The robbers who sang hymns: A look at one of the most bizarre bank heists in Kenya’s history

Mildred Europa Taylor Sep 8, 2020 at 03:00pm

September 08, 2020 at 03:00 pm | History

Mildred Europa Taylor

Mildred Europa Taylor | Head of Content

September 08, 2020 at 03:00 pm | History

With no crimes perhaps more enticing than bank robbery, well-calculated bank heists have continued in Kenya, putting security agencies across the country on their toes. Photo: kenyans.co.ke

Without firing a single shot or using violence of any kind — only brains — robbers in Kenya perfected some of the most incredible bank heists in the 1990s. In 1999 alone, records show that there were more than 30 bank robberies and only 13 foiled attempts, with Standard Chartered being the most attacked.

But none of these came close to the robberies at the banking hall of Mashreq Bank at the ICEA building on Kenyatta Avenue in 1999. From July-August 1999, the bank was robbed twice. Robbers stormed the building first on July 1, making away with Sh500,000 (4,613 dollars today) while singing Christian hymns to the hostages. The second time — on August 17 — they took off with Sh9 million (when the US Dollar was equivalent to Sh18.44) with so much ease.

And this time too, as they robbed the bank and hostages of their valuables, they continuously entertained their victims by singing hymns, according to statements from the hostages. What was even more worrying about this heist was that the gunmen seemed to know the routine of security guards at the bank as well as each of the staff by names and titles.

Many wondered later if the robbers had good research skills or the whole incident was an inside job. Here’s how everything unfolded the day of the heist, according to a report by The Standard.

At 6.30 am, six men arrived at the bank and managed to convince security guards who were already on duty that they wanted to deliver a parcel for the day’s watchman. As a guard opened the door to receive the parcel, “one of the men whipped out a pistol and ordered him into the bank,” the report by The Standard said.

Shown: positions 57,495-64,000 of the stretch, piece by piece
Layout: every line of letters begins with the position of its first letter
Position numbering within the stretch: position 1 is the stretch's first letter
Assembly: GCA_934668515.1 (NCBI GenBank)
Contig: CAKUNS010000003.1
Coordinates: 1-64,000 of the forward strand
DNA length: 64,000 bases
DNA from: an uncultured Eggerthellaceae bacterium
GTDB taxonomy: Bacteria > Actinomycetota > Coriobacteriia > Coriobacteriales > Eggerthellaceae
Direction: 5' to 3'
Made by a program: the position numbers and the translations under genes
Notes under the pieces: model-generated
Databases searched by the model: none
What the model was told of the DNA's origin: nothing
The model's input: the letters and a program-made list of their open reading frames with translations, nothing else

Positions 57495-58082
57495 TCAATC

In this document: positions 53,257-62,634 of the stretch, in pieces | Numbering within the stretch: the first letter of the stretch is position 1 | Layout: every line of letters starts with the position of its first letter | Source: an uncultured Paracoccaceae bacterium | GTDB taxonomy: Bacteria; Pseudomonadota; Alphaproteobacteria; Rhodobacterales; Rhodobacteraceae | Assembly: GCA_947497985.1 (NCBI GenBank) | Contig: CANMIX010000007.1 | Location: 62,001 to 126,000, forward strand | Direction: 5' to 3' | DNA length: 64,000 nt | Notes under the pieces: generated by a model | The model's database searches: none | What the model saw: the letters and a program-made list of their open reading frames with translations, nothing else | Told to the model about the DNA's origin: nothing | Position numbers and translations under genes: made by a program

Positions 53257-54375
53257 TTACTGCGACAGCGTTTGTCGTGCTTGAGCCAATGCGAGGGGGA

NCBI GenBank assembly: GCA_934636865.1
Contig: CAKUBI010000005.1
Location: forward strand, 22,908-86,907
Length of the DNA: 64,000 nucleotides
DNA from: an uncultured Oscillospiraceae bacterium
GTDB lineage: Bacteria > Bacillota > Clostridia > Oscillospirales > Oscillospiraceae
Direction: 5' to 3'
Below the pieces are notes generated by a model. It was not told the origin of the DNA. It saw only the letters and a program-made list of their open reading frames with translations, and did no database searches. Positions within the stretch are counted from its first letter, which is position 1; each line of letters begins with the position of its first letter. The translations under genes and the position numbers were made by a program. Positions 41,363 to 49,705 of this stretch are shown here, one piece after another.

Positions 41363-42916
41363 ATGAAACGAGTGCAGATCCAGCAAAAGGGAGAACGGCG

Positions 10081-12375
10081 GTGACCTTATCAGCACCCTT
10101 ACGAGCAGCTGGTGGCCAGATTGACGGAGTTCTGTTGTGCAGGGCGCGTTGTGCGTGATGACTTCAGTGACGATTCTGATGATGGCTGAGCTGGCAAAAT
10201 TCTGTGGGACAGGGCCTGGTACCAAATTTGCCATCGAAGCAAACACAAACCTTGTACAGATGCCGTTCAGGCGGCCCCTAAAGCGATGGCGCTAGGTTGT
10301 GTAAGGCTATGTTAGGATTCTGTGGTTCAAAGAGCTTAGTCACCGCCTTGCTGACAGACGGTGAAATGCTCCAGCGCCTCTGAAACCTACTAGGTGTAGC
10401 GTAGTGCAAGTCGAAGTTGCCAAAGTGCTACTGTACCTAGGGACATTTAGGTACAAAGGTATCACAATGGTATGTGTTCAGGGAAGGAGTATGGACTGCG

“The gangsters stripped the guards of their uniforms, put them on and positioned themselves on the main door to await staff to arrive,” the report added.

As staff entered the bank through the main door, they were met by the gangsters (now in the uniforms of the security guards) who relieved them of their valuables, including watches, jewelry and wallets.

“When I arrived at the bank’s entrance at around 8.45 am, a uniformed ‘security man’ opened the door for me and as usual, I said ‘Good morning’ to him. However, a shabbily dressed man who was sitting on the customers’ seats stood up, came towards me and insisted on shaking my hand,” operations manager Njage Makanga recounted the incident to the East African Standard.

“When I resisted, the other two guards who were now behind me ordered me to do so while holding a gun to my head and threatened to kill me for defying the order.”

At some point during the robbery, one of the gunmen watching over the hostages (banking staff, security guards and some unlucky customers), started singing out loudly the lyrics to the hymn Abide with Me. Then the other gunmen joined in, clapping and jumping while looking around at the shocked faces of their hostages.

“Toa ndugu, toa dada ulichonacho wewe, umtolee bwana Mungu wako (verbatim translating to ‘Give brother, give sister, whatever you have, give your offering to God’), was the song that greeted hapless customers who walked into the bank unaware of what was going on.

Even when it was time to demand the keys to the safe, the robbers knew exactly who had the keys and the amount of money that was supposed to be in the safe. So they groaned when the money they found was much less than what they expected.

But then the drama continued. Before walking out of the bank with the loot, the robbers asked the terrified hostages if they were willing to join them in a celebratory party the following week. They even gave the venue of the party. And calmly, they walked out of the bank and sped off in a white Nissan Sunny saloon but not without giving back Sh3,000 to a guard “who they said looked poor, and it was ungodly of them to rob him.”

In effect, for three hours, the robbers executed a bank heist with neither the Central Police Station, which is 500 meters away, nor neighbors of the bank knowing what was going on until they had escaped.

“We received an alarm report at 10:20 am, an hour after the robbers had left,” the then central division police boss Bernard Mucheke told a local daily. The police force was lambasted over the incident, while the six robbers came to be known by the following names: lyrical gangsters, the hallelujah hoodlums, the choir-boys, the robber baritones, the sadaka sadists.

With no crimes perhaps more enticing than bank robbery, well-calculated bank heists have continued in Kenya, putting security agencies across the country on their toes.

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